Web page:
A previously unknown species of orchid, the world’s smallest, has been discovered inside the Cerro Candelaria Reserve by our partner, Fundación EcoMinga, in the Andes Mountains of central Ecuador. The reserve, established by EcoMinga thanks to the support of the Rainforest Trust, protects 5,221 acres of wet cloud forest and páramo (natural high Andean grasslands) on the Amazonian slope of the Andes.
The Executive Director of Fundación EcoMinga, Dr. Lou Jost, discovered the new species among the roots of a larger orchid within the boundaries of the reserve. This tiny orchid’s flower is just 2.1 millimeters or 5/64 inch across, and its petals are only one cell thick! It is a member of the genus Platystele, which is made up mainly of miniature plants.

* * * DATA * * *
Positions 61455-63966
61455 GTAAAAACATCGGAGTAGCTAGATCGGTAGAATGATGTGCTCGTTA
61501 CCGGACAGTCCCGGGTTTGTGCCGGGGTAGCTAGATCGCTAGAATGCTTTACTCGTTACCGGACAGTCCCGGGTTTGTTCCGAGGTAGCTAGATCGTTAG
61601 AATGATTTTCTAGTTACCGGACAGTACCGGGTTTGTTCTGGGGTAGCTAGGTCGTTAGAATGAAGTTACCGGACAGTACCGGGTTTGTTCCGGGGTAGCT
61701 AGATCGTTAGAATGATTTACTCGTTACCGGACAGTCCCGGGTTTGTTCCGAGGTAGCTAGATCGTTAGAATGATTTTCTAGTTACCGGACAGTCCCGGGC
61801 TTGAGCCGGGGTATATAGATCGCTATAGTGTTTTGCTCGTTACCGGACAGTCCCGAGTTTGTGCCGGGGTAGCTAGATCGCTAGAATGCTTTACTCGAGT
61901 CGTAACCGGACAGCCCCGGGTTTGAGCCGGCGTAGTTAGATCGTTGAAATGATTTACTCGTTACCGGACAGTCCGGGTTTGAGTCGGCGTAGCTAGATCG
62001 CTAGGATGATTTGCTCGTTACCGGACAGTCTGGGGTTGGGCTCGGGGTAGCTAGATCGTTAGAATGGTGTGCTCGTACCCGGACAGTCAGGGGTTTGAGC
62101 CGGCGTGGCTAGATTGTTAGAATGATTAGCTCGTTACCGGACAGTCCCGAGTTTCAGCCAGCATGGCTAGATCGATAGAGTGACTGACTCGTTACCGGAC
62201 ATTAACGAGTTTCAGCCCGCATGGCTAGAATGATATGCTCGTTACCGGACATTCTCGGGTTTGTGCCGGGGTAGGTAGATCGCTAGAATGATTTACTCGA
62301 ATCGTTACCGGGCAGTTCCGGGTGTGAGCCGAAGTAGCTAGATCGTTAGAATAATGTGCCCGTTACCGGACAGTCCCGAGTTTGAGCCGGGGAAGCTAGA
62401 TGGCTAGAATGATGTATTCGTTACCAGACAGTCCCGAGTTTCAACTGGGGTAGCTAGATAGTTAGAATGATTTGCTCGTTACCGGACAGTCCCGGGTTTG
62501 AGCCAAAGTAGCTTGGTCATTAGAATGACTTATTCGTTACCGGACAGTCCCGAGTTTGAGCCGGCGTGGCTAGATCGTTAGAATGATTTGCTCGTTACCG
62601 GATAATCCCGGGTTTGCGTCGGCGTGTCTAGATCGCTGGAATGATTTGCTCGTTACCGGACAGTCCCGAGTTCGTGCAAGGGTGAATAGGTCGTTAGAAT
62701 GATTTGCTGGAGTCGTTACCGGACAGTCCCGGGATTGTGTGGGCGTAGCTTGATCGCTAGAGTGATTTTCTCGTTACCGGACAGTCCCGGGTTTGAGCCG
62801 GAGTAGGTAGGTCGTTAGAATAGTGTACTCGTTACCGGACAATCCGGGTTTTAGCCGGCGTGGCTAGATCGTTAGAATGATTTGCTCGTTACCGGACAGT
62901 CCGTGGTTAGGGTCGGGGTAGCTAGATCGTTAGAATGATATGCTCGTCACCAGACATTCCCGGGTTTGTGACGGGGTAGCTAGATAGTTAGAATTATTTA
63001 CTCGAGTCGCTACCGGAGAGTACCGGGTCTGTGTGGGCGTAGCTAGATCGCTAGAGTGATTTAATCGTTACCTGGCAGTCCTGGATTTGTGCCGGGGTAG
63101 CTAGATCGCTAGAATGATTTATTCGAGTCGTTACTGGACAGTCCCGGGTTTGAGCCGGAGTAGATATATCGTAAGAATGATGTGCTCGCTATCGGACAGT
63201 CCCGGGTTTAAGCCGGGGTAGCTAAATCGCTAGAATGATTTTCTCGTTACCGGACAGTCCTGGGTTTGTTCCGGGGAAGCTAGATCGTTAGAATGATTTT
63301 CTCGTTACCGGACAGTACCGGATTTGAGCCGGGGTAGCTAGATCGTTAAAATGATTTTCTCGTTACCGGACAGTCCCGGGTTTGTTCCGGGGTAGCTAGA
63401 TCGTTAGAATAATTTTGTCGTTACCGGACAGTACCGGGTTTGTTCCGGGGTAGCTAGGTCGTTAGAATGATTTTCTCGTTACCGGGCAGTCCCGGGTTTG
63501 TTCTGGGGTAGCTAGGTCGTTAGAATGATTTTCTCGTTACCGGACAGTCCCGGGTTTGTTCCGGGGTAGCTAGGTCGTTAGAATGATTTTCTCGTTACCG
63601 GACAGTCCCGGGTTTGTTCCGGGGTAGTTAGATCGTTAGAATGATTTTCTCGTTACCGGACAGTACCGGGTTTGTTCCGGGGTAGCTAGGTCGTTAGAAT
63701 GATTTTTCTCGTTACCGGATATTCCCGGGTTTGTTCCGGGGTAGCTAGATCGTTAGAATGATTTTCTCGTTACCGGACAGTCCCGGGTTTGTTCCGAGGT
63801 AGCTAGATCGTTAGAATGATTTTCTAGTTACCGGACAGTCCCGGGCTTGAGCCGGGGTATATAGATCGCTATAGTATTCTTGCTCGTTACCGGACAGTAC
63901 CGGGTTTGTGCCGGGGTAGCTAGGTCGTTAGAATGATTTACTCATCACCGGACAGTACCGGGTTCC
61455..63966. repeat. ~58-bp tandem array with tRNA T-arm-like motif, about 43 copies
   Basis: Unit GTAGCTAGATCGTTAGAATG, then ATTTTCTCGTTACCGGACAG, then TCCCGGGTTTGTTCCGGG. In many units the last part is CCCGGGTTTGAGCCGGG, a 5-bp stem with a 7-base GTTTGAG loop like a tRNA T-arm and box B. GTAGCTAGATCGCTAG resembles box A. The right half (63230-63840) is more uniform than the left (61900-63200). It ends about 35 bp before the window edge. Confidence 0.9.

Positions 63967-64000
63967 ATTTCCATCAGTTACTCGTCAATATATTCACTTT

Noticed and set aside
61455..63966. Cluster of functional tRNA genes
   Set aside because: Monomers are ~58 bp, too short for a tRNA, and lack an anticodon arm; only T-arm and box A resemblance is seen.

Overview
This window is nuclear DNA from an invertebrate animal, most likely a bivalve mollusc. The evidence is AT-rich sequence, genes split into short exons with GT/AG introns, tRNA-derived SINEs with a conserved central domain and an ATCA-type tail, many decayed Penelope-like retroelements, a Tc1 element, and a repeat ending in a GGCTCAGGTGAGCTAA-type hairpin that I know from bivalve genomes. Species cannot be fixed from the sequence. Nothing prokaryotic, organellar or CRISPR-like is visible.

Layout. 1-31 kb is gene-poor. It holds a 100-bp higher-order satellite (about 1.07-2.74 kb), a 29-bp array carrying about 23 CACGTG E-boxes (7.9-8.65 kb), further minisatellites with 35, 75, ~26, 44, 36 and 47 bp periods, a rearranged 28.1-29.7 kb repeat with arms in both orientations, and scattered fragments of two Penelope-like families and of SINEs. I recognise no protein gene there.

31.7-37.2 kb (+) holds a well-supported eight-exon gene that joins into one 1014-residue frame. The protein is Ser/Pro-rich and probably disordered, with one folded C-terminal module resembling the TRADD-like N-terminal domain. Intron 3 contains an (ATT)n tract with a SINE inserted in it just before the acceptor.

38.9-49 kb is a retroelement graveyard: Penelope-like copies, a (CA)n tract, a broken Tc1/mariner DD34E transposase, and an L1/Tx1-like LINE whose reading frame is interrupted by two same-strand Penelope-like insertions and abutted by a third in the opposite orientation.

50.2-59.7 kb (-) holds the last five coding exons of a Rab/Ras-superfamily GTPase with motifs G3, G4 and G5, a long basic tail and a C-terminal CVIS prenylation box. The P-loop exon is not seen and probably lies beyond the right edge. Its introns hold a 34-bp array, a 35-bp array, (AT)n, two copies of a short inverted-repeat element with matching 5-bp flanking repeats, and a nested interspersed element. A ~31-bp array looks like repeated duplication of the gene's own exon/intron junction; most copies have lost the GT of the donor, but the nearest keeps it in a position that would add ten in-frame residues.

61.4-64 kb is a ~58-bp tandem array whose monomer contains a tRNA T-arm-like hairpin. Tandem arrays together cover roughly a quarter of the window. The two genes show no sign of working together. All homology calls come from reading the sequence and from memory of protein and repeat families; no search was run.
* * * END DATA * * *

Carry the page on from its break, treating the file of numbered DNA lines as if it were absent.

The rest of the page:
The Cerro Candelaria Reserve encompasses a large tract of virgin forest–stretching from the Sangay National Park towards the Amazon River Basin. It shelters a number of rare orchids, including an orchid genus found no where else on earth.
Dr Jost, one of the world’s leading orchid hunters, noted, “It’s a very exciting feeling to find a new species. People think everything has been discovered but there’s much more to be discovered.”
To date, 16 new species of orchid have been discovered in this reserve, as well as a new species of frog and a new species of tree that will be named in honor of Sir David Attenborough. Cerro Candelaria is also home to many threatened animal and bird species including the the Mountain Tapir, Spectacled Bear, Ocelot, and the White-rimmed Brush-Finch.
We thank our donors for their support in protecting this and many other threatened and biologically rich habitats like it. Without your help, none of this would be possible.